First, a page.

Behind the Desk: Mr. Mateske


Jenna White and Olivia Watters, West Staff Writer

How long have you been teaching?

I’ve been at West for 18 or 19 years. So one of the reasons that I was being considered at Wauwatosa was because the principal at the time, Tom Steiner, who the Steiner Center is named after, wanted to see the We The People program, or APPSE. The Wauwatosa school district wanted to see it brought to the west side of town, because East already had it since about the late 1980s, early 1990s. 

What has your coaching experience looked like?

I was varsity head coach for about nine years. Then ended up coaching JV baseball for a handful of years. I coached baseball for 20 years. At some point I needed to focus on, at that point being the head varsity coach of baseball with junior Trojans. I started coaching football here in my first year in 2005. I coached football from 2000-2012. We got the junior Trojans team up and running while I was the head coach, they didn’t exist before that. 

What is a fun fact about you?

I can sing. I was the lead singer of some of my football players at Ripon high school, they had a band. And there was a fundraiser that was gonna go on for the soccer team and some other people and they were going to play at homecoming, bonfire and stuff that was happening, and they needed somebody to sing. And I somehow ended up being the lead singer of this band called Old Man Out. We had fun playing a couple of different performances and stuff. And there may be videos out there someplace that I don’t possess anymore at this point. I was also in an acapella band in college. Singing runs in my family.

What does your military background look like?

I joined the Army Reserves in December of 1993. I was a freshman in college at the time, and there’s probably several reasons why I joined the military. One, I was trying to figure out ways to help pay for college and that was going to be an opportunity to help knock off some of the cost to my grandfather who was a bomber pilot in World War Two, and was actually shot down over Europe and was a prisoner of war, and in a German prisoner of war camp before being liberated by the Russian military coming from Europe to Germany towards the end of the war. My dad was in Vietnam. In fact, he landed in Vietnam in the middle of the Tet Offensive in 1968, as the North Vietnamese and the Viet Cong were launching surprise attacks on 200 cities all around South Vietnam. I think that I’d had a sense of obligation. I was in the Army Reserves for 10 plus years. We were part of a 30-35 person unit, I was the third highest ranking person in our unit next to our Commander in our first sergeant at the time I was done in the military. And in 2003, we were mobilized to go to Operation Iraqi Freedom. We were in Kuwait, and got into Iraq for part of what was a three month window before being sent back to America. So we returned, and I got back in time to help coach a 2003 football state championship.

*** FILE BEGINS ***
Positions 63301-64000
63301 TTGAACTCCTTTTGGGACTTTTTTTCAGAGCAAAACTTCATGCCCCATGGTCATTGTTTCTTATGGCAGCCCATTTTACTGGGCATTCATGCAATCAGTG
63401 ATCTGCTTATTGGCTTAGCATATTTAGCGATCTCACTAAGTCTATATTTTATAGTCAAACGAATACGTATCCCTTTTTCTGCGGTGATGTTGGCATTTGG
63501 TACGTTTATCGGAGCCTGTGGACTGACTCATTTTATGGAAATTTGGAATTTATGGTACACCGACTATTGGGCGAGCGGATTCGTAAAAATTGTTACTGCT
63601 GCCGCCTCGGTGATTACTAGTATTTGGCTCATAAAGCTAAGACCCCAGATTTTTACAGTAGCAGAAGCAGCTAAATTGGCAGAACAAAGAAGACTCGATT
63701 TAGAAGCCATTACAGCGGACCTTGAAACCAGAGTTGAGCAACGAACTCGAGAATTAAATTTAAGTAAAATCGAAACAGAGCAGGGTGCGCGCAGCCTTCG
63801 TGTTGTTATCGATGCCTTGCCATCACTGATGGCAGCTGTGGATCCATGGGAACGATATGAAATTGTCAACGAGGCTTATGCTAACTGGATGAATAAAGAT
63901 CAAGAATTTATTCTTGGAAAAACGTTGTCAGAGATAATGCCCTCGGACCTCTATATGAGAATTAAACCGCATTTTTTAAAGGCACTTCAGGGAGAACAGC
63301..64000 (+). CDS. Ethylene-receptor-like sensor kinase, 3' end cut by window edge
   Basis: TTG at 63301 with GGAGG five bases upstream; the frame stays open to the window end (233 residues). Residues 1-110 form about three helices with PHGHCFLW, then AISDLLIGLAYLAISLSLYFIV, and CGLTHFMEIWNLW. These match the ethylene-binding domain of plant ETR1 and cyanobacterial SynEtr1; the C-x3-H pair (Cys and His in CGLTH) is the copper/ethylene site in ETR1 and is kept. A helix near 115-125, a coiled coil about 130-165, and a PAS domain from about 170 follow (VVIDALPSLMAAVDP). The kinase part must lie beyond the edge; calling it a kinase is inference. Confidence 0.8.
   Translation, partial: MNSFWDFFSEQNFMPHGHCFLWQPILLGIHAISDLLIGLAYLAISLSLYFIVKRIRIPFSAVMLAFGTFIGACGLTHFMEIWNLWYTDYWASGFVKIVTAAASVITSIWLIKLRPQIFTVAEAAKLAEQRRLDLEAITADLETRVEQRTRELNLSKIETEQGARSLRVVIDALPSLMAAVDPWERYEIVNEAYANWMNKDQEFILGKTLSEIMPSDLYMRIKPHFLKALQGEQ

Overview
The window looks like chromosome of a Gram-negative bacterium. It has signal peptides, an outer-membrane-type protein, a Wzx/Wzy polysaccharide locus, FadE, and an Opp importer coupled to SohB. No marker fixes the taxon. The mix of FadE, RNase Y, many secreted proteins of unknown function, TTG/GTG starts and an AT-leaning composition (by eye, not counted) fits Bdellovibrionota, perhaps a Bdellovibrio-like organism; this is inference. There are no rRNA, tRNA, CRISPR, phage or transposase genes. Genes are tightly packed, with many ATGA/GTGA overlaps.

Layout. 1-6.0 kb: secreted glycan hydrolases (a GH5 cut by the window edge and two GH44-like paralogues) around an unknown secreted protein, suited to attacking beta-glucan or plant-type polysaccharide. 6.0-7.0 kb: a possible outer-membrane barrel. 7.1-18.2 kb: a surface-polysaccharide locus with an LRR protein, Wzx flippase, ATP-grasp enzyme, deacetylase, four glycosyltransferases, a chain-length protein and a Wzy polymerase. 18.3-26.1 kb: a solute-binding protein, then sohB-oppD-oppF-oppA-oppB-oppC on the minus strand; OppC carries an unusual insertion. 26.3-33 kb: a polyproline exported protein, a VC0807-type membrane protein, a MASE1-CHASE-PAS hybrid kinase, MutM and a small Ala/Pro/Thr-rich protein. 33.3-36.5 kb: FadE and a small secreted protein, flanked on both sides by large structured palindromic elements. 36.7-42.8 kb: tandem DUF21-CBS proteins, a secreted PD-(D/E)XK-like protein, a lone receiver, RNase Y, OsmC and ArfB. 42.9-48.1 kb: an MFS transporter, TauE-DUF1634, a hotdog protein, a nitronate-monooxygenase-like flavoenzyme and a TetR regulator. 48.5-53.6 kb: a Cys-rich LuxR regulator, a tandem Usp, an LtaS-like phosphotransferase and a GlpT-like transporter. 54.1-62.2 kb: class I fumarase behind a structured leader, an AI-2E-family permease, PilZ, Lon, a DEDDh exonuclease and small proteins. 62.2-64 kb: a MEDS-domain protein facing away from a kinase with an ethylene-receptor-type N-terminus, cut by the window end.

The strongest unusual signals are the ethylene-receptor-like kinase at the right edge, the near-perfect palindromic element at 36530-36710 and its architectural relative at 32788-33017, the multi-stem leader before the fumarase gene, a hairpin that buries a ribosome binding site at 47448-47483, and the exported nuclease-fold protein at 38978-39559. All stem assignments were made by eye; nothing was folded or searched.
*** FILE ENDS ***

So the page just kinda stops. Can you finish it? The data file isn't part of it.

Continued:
How does your military training apply to or help you teach US history?

I’ve fired modern day versions of these types of weapons in warfare and deployed them. So that’s how my military training can offer some perspective that maybe other history teachers can’t quite offer to include just like, and the just the reality of being away from home for a long period of time. 

Since you’ve been at West what is like one of the biggest changes you’ve seen over the years?

We have updated our sports opportunities, whether it’s to softball fields, to tennis courts, football field being turf, new track, soccer field, turf baseball fields. Obviously, administration has changed tremendously since 2005. I’ve been a part of at least probably 20 to 25 different administrators in my time. So that comes with challenges of trying to get to know new expectations of new administration, their relationship building with us and with students. The other thing that I would say is the faculty, the faculty for when I first started in 2005 compared to now is completely drastically changed. 

What’s something that makes you different from other history teachers?

I think the military aspect creates a difference, I think that’s also because I’m really good at relationship building. I do think over my entire teaching career, building relationships has helped set me apart in the longevity of my career.